Checkoff representatives: Checkoff can promote US Beef
With both cattle and beef imports up for the year of 2020, tensions run high as U.S. ranchers face the reality that this year’s calf check may not pay the bills.
According to USDA, 2,349,398,000 pounds of beef were imported from January to August of 2020, while 2,107,771,000 pounds were imported during the same time period in 2019, for an increase of 12 percent.
Some industry spokemsen have said that additional imported beef was needed in order to supplant beef that U.S. packing plants couldn’t produce due to COVID-induced shutdowns. But with reduced packing capacity, a year over year increase in imported cattle – 1.4 million head from January to August of this year compared to 1.35 million head wouldn’t seem to follow the same logic.
The increases in both live cattle and beef imports coupled with low feeder cattle prices in the US leaves some American ranchers asking how they can compete.
David Wright, a western Nebraska cattle rancher and past member of the Cattlemen’s Beef Board believes some American consumers would like the opportunity to buy American born, raised and processed beef. He would like to see the Beef Checkoff promote American beef but he says it has been his understanding that this wasn’t possible.
The Montana Beef Council, for one, has stated in legal documents that the Beef Checkoff is prohibited from promoting US beef.
“The Act and Order prohibit any Beef Checkoff funds be used for domestic marketing promoting exclusively domestic beef,” says a legal brief prepared by the Montana Beef Council’s legal representatives.
“The Beef Checkoff ‘finances generic advertising,’” said the brief, referencing the Johanns v. Livestock Marketing Association case of 2005.
Two spokesmen for the Cattlemen’s Beef Board say otherwise.
Both the CEO and the attorney representing the Cattlemen’s Beef Board believe that there are, in fact, opportunities for the Beef Checkoff to promote US born, raised and processed beef.
“There is nothing stopping us from promoting US beef,” said CBB CEO Greg Hanes to TSLN.
“If we want to promote US beef, we would need notification,” he said, adding that the Beef Checkoff can and often does partner with specific brands for advertising campaigns, and a partnership with a company selling verified US beef is not out of the question.
When asked if a campaign urging consumers to “Eat US Beef” could be supported with Beef Checkoff dollars, Hanes responded, “I think we can do something like that.”
He added that the Beef Checkoff never promotes foreign beef specifically, “so it is kind of de facto promoting US beef.” He said a promotional project for US beef specifically would have to be factual and be able to prove the product is, in fact, US beef.
Attorney Wayne Watkinson who represents the Cattlemen’s Beef Board said that a US beef promotion campaign could be possible provided it meets all the labeling requirements, all the verification requirements and it is submitted as a brand name program.
“We do obviously have importers that also participate in the program. There is some concern about using importer money to promote US beef but I think that’s one we might be able to get over. I think it’s more of a labeling issue,” he said.
“I think there is a way that we can promote US beef. It has to be the right program. Obviously we have to overcome labeling issues. But I think, under the Act and Order, it may be possible to promote US beef,” he said.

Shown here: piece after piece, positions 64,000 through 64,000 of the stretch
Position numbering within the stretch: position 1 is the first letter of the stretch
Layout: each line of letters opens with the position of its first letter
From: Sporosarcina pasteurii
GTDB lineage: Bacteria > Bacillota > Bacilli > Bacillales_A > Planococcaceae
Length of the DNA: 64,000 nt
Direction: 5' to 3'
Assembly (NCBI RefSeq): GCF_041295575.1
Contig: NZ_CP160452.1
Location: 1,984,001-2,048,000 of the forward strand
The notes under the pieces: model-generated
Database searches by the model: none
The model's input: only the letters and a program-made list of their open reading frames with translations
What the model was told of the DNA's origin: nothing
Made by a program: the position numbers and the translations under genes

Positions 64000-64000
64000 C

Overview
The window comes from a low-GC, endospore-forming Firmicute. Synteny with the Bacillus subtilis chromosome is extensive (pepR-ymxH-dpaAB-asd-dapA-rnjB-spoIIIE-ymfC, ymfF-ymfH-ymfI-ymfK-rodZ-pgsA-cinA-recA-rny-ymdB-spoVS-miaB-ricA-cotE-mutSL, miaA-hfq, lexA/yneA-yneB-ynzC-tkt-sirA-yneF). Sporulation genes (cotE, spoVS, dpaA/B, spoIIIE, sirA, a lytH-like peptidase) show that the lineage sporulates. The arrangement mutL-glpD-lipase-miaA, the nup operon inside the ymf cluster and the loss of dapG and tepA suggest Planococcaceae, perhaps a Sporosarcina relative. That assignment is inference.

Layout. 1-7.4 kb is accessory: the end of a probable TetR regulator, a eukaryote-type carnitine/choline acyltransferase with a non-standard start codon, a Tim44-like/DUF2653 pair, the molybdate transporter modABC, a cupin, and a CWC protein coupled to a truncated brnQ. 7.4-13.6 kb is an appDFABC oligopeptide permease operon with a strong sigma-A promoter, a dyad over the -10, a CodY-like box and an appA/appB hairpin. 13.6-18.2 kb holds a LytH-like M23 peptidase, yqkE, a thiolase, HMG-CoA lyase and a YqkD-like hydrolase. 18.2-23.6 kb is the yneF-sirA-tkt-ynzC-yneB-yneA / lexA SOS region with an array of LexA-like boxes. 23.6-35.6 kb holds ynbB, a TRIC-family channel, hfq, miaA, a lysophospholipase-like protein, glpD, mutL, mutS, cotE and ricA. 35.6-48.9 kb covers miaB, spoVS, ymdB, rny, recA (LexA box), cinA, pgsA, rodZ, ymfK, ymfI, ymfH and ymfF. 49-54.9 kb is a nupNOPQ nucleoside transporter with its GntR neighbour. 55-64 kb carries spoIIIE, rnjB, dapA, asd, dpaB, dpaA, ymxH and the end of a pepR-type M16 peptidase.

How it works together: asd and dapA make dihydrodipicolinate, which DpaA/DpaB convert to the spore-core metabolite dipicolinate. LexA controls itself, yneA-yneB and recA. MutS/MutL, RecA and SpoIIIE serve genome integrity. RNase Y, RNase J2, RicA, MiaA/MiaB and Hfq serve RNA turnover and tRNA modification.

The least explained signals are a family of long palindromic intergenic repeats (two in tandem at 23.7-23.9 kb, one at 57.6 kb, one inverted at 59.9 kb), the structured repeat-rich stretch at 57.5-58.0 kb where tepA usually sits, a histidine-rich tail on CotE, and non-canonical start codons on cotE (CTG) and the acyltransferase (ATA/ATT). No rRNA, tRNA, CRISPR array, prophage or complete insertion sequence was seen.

“If we had a process in which beef was labeled as US beef and there were regulations relating to the labeling of US beef, would we be able to promote it? There is that possibility,” Watkinson said.
The Montana Beef Council helped fund a campaign promoting North American beef in 2014. Fast food chain Wendy’s ran a $10,000 campaign advertising North American beef – half of the advertising money was put up by the Montana Beef Council using Checkoff dollars. Wendy’s kicked in the other $5,000.
Watkinson said brand campaigns are not an uncommon use of checkoff dollars. In order for a brand, whether it is Krogers or Tyson or Hardee’s or any other brand, to be approved for advertising help, the request must be approved by the USDA and also the CBB Executive Committee. All state beef council project ideas are approved by either the USDA or a state entity, depending on the legislative oversight of each state group. Authorization Requests, which are funding requests made by organizations like the NCBA, are approved by the Beef Promotion Operating Committee and USDA.
In a brand campaign, the brand itself would often put up more money than the CBB, he said.
Both Wright and another former CBB rancher member Leo McDonnell of Columbus, Montana, say they believed Beef Checkoff dollars could not be used to promote US beef, but they would like to see it happen.
“Why can’t we use 80 percent of the checkoff dollars to promote US beef? Ideally what I’d like to see is, if we get MCOOL back, we release the importers from paying into the Beef Checkoff, then we could make it like a branded program and promote US beef,” said McDonnell.
The CBB collects approximately $42 million each year to be used for beef promotion, research and education.
“American consumers do care. They paid a hell of a premium in 2014 and 2015 for 90 percent domestic lean. A hell of a premium over imported lean,” said McDonnell. Retailers and wholesalers didn’t want to put product on their shelves labeled with multiple countries as the origin, he said.
Wright pointed out that domestic cattle prices are closely tied to import volumes. “When the percentage of foreign meat is increased, it causes a drastic fall in price,” he said. “Information is money,” he said. “If information is held, it’s profitable to someone. If information is released, it’s profitable to someone else.”
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